What
  • Daymarks
  • Fog signals
  • Lighthouse Service
  • Lighthouses
  • Lightvessels
  • Museums
  • Points of interest
  • Shore stations
Where
Caldey Lighthouse

Caldey Lighthouse is located on a small island around two and a half miles offshore from Tenby. Access to the island is strictly controlled, as the island is privately owned. Boat trips regularly depart for the island from Tenby.

The first record of a monastery dates back to over 1,500 years. The current Abbey was built in 1910 by Anglican Benedictine monks but sold to Belgian Cistercian monks in 1929.

Traders of Carmarthen made an application to build a lighthouse on Caldey Island in March 1827. Coastal traffic needed the light to assist the transportation of limestone and coal to central and North Wales. Transatlantic trading vessels also needed confirmation that they were at the Bristol Channel entrance rather than the English Channel.

Caldey Lighthouse

Caldey Lighthouse was built on the highest point of the island at Chapel Point above the southern cliffs. The lighthouse worked in conjunction with Lundy Lighthouse 32 miles to the south. At Lundy, the light was often obscured by fog at an elevation of 538ft. The tower at Caldey had an elevation of 206ft, so was generally less obscured by fog.

The light at Caldey was first exhibited on 26th January 1829 showing a fixed white light, produced by 20 Argand oil lamps mounted in polished reflectors.

Caldey Lighthouse door lintel

The lighthouse was improved in 1868, and undertaken by James Douglass. The service room and lantern floors were strengthened to receive a new second-order optic. The original lantern was replaced by a helically framed design with diagonal glazing.

The new light continued to show a fixed light white from the northeast round to the west, with red sectors showing to the north towards Tenby and the Woolhouse Shoal, and west towards Old Castle head near Lydstep. To the north-west, the light displayed a white sector.

Caldey Optic
The optic at Caldey with red sector shading

Originally a dwelling attached to the lighthouse housed the keeper and his family. However, following improvements to the lighthouse, it became operated by two lighthouse keepers and their families. The lighthouse keepers’ dwellings were substantially extended. On either end of the original cottage, a separate lean-to was built for use as a pantry and scullery. The two new cottages were linked to the tower by a covered passageway.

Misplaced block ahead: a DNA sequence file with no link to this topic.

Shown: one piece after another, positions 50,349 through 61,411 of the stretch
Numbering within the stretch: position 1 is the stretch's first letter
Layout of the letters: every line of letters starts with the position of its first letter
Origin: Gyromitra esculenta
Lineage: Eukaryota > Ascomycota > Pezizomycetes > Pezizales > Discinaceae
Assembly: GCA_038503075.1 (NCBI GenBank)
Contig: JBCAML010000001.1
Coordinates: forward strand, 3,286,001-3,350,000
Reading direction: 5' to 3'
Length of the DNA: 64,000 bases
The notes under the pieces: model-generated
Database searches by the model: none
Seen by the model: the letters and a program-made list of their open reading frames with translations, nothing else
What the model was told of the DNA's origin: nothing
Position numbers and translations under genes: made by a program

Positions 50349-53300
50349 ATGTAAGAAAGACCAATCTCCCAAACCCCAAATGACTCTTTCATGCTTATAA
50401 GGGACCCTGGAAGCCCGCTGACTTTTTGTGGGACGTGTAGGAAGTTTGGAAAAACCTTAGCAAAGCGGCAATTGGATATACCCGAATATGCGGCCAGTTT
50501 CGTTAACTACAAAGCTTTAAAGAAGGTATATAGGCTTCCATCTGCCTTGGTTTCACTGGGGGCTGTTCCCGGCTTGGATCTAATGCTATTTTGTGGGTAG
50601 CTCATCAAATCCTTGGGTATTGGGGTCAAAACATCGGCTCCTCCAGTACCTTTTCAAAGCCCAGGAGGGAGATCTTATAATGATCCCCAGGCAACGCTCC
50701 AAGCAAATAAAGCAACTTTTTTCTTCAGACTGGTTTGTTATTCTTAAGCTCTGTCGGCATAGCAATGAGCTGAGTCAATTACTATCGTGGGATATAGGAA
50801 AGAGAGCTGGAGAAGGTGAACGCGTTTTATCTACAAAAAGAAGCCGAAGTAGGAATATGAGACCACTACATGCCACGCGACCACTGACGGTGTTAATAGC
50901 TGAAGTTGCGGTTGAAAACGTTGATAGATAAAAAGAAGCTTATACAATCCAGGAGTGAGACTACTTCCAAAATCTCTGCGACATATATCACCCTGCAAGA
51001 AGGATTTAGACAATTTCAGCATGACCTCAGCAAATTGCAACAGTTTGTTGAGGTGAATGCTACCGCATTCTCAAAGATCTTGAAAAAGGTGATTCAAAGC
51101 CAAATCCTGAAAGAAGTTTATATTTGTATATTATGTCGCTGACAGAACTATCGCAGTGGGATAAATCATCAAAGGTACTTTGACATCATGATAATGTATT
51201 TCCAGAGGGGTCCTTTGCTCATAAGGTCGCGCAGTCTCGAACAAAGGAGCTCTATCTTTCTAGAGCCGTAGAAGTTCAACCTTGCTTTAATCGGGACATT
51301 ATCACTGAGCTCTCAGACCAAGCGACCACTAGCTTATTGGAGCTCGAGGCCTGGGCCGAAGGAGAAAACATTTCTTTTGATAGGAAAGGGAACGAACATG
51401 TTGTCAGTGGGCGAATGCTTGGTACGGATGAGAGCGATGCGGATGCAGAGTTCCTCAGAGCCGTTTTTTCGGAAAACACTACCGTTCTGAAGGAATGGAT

Caldey Lighthouse

In 1885 a clockwork mechanism was installed, and the light was subsequently converted to an occulting character. The character was altered again in 1889.

Prior to the First World War research was underway regarding the use of Acetylene gas. However, this was delayed during the War. Following improvements with the gas stability, some lights were converted to automatic operation in the 1920s, especially where no electricity was available.

Caldey Island Lighthouse was installed with Acetylene, using a Dalen sun valve. The keepers and families left the island, and an islander was employed as an Attendant.

Caldey Lamp Changer
The Automatic Mantel Changer, in use until electrification

The cottages were transferred to the island’s management and provide accommodation for the island workers.

During the mid-1900s, the character was altered to group flashing 3 every 20 seconds.

In November 1997, Caldey Lighthouse became the last to be converted from Acetylene gas and was connected to the island’s mains power supply with battery backup. The Acetylene burner and sun valve are at the base of the tower.

Caldey Sun Valve
Dalen Sun Valve, now on display at the base of the tower
  • Built: 1829
  • Height of Tower: 16 metres
  • Elevation: 65 metres
  • Automated: 1927
  • Character: Fl (3) WR 20s
  • Range of light: 13 miles
  • Engineer: Joseph Nelson